Joel Stebbins

Joel Stebbins was an American astronomer who pioneered photoelectric photometry in astronomy. He graduated from the University of Nebraska with a Bachelor’s degree in astronomy in 1899. He then went on to acquire his PhD from the Lick Observatory where he worked.

He became an instructor of astronomy at the University of Illinois and director of the University of Illinois Observatory from 1903 to 1922. During this time he performed innovative work with the selenium cell and received the Draper Medal of the National Academy, the Gold Medal of the Royal Astronomical Society in 1950, and among other honors.

In 1922 he became director of the Washburn Observatory at the University of Wisconsin–Madison where he remained until 1948. Stebbins developed photoelectric photometry to the point where it succeeded photography as the photometric standard. After 1948, Stebbins actively continued his research at Lick Observatory until his final retirement in 1958.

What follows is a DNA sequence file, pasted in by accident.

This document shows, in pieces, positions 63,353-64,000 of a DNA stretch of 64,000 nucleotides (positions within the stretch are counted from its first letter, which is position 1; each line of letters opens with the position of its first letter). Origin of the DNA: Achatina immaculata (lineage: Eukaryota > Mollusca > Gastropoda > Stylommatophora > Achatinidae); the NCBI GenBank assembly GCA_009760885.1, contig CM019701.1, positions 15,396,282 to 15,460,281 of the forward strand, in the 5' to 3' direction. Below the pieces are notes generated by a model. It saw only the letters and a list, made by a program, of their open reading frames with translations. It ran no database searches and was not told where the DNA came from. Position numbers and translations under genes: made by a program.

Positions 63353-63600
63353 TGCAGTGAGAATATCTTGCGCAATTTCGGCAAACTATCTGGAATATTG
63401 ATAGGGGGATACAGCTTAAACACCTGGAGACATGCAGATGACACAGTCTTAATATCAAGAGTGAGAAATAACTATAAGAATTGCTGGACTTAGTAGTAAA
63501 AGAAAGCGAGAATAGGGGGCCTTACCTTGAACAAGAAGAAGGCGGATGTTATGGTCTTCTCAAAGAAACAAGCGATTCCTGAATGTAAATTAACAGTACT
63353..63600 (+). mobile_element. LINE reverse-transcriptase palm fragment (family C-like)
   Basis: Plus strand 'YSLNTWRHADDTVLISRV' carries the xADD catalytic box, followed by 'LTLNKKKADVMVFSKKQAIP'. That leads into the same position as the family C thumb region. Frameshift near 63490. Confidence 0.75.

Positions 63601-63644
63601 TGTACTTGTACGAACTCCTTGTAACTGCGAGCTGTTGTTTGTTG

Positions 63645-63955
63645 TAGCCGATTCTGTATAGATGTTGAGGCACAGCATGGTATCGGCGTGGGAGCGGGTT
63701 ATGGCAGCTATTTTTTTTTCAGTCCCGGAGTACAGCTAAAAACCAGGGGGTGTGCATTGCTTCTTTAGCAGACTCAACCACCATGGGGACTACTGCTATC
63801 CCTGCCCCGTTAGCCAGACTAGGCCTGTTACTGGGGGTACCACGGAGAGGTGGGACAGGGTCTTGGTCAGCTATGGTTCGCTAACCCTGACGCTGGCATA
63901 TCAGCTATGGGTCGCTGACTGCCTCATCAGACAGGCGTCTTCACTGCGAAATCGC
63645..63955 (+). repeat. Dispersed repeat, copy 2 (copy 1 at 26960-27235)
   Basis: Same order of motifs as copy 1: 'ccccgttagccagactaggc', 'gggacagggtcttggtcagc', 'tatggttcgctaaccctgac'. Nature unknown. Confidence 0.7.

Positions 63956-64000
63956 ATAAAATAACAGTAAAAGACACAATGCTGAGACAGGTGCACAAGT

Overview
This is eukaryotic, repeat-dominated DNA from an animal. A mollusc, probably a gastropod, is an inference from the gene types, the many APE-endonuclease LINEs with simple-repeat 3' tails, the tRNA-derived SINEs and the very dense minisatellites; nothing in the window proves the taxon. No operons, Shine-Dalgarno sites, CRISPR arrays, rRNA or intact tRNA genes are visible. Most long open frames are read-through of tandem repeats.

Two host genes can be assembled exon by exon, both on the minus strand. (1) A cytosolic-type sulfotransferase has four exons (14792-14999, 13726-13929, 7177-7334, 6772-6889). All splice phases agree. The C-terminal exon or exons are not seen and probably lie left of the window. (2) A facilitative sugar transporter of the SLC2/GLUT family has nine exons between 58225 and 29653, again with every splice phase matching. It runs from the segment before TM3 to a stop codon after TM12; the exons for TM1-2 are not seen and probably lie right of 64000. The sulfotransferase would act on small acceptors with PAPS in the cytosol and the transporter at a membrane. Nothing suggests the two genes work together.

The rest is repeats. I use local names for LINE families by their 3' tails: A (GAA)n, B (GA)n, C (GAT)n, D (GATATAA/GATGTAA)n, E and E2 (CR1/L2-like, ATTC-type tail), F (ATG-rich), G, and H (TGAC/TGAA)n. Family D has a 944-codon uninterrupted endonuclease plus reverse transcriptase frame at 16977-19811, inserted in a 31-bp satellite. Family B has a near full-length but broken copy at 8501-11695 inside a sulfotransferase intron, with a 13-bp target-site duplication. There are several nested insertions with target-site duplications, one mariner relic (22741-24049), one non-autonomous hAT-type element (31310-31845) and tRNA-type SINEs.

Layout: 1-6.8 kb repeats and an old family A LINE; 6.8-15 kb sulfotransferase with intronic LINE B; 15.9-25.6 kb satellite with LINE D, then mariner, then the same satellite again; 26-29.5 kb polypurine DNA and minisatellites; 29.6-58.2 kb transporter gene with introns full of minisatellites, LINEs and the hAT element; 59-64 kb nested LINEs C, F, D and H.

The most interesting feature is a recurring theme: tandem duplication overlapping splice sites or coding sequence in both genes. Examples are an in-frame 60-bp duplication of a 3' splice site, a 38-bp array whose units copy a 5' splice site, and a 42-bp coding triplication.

Thomas Thurlow

Brother Thurlow was a pioneer in early flight attempts. He is most known for his around-the-world flight with Howard Hughes, in which he served as co-pilot and navigator. Thurlow would pass away in 1944 due to a plane accident.

Edward Wells

Edward Curtis Wells was senior vice president and served on the board of directors of Boeing Company. He helped to design the Boeing 747 and the B-17 Flying Fortress. He was known as the “elder statesman of aviation.”

Wells joined Boeing Company’s engineering staff in 1931 and was named Boeing’s chief engineer in 1943. He received the following honors: the Daniel Guggenheim Medal (1980), the Fawcett Aviation Award (1944), and the Lawrence Sperry Award from the Institute of the Aeronautical Sciences (1942). Ed Wells was a member of the Willamette University Board of Trustees from 1955 until his death in 1986.